The second preliminary issue concerns the particular issue at stake, namely: the boycott, divestment and sanction (BDS) campaign against Israeli government and companies in which the pension fund decided to take part. The government, in its response, made it clear that this was its main concern, and that other ethical, non-financial decisions would not lead the government to object. However, the majority questioned how the Guidance’s broad wording allows for such distinctions. Environmental issues seem, at the moment, quite uncontroversial, and even appear in the Guidance itself as legitimate concerns. However, one can imagine a scenario in which the UK seeks to strengthen ties with a foreign, oil producing, nation, while a pension fund decides to divest from the oil companies owned by that foreign nation. This would be surely a source of serious inconvenience for the UK government. But would it be enough to instruct the pension fund to retract its decision? If not, why not? Why is BDS such a lightning rod, receiving unique treatment, on both sides of the debate?

Unfortunately, I must leave that question unanswered at this stage, but I will refer to it, tangentially, below. Instead, I turn now to focus on a central issue that did not appear in the decision at all: the particular identity of pension funds as the expression of workers’ voice and power. In this discussion, I rely on David Webber’s recently published The Rise of the Working-Class Shareholder: Labor’s Last Best Weapon (Harvard University Press, 2018).

In the book, Webber follows the path paved by others, such as Stewart Schwab and Randall Thomas, and suggests that it is against the dire background of decreased union power in the United States that ‘shareholder activism’ has found a way to leverage pools of massive capital – about US$4 trillion, or 10 per cent of the US stock market – to buttress labour’s interests for a variety of purposes, and in a variety of ways. With the decline of collective bargaining, union-led pension fund activism offers a crucial, perhaps even sole, vehicle for progressive interests. He explains how, over the past decade, pension funds have: enhanced corporate governance by leading to rules being changed to remedy serious conflicts of interest by company board members; limited CEO pay; pushed companies to refrain from questionable practices to avoid paying taxes; increased the powers of shareholders vis-à-vis corporate boards; and led to divestment from hedge funds and private equity funds in general, and from those involved in privatisation efforts that undercut worker pay and jobs in particular (he cites the horribly ironic case of public school janitors in Massachusetts whose retirement funds were invested by a state-wide trust in Aramark, a private company that then underbid the union for the school custodial contract and offered workers the chance to keep their jobs if they accepted a 56 percent pay cut).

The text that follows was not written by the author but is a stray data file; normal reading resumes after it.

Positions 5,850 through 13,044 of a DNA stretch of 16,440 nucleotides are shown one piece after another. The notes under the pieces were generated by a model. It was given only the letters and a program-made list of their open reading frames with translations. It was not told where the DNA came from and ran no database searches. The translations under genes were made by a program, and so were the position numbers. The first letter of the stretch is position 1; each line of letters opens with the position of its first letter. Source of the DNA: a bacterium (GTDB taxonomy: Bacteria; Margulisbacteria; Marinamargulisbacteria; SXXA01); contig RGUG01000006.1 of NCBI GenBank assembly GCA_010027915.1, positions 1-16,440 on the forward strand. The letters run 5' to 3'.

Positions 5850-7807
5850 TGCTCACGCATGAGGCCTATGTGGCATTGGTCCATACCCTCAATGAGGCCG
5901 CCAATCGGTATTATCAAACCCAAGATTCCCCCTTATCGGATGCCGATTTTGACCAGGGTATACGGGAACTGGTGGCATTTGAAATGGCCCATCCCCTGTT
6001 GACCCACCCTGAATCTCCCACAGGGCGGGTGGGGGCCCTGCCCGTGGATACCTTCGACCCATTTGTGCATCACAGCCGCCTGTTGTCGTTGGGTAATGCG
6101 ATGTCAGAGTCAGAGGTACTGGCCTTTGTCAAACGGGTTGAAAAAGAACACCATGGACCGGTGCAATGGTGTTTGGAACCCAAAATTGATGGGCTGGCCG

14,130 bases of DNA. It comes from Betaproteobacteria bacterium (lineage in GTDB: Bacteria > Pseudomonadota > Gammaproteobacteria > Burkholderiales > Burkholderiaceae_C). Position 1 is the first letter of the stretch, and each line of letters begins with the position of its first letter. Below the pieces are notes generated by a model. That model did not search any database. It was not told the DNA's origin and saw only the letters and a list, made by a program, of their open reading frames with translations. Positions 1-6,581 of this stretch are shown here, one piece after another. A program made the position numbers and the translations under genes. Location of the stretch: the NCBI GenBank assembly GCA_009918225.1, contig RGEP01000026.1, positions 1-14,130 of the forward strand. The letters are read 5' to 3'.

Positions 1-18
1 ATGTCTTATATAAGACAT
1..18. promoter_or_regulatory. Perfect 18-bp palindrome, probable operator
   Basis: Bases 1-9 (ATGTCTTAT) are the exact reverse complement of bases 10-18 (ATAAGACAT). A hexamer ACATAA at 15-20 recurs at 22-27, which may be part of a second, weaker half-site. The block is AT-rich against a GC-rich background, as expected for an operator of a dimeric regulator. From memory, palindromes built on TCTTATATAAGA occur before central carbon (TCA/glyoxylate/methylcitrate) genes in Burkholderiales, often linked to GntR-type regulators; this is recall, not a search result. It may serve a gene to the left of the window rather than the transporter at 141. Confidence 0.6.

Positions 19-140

Webber’s focus is on pension fund managers’ ability to operate in a manner that extends beyond the narrow interest of the ‘fund’, a position that seems to be adopted in the US as an extension of the managers’ fiduciary duty, i.e. that pension funds must maximise financial returns, as directed by Section 404 of the Employee Retirement Income and Security Act 1974  (ERISA), which was understood to direct managers to invest primarily with an eye to financial returns (but cf Webber’s discussion with McCarthy here). This interpretation was given added force by a US Department of Labor bulletin from 2015, according to which non-financial factors (such as environmental, social, or governance ones, or ‘ESG’) can be taken into account only ‘as tie breakers when choosing between investments that are otherwise equal with respect to return and rise over the appropriate time horizon’.

Webber rejects this narrow interpretation, and, as he argues in an earlier paper, suggests that the proper interpretation of the fiduciary duty would be ‘member focused’, rather than ‘fund focused’. This would mean, then, that pension funds should act in a manner that benefits workers (one may add – ‘as a class’). Presumably, this would mean – in the interest of workers, as long as it is not to the long-term detriment of the fund (after all, the pensioners who benefit from the fund are also workers), even where there are some negative, short-term, financial costs. This principle goes perhaps slightly further than the line adopted by the Law Commission and the Guidance. However, this may not always be straightforward, as the two may be in tension. Webber himself offers the example of several public employee retirement funds that invested over US$900 million in Wal-Mart, a company that not only actively discourages unionisation itself, but also drives a race to the bottom in the sector as a whole, which includes retailers that include strong unions (i.e. unions whose workers have retirement funds that invest in Wal-Mart…). The reverse is also true, as noted by his discussion of two cases – Brock v Walton (11th Cir) and Bandt v San Diego County (Cal. App.) – in which the courts ruled that trustees did not violate fiduciary duties when they pursued the economic interests of workers beyond investment returns.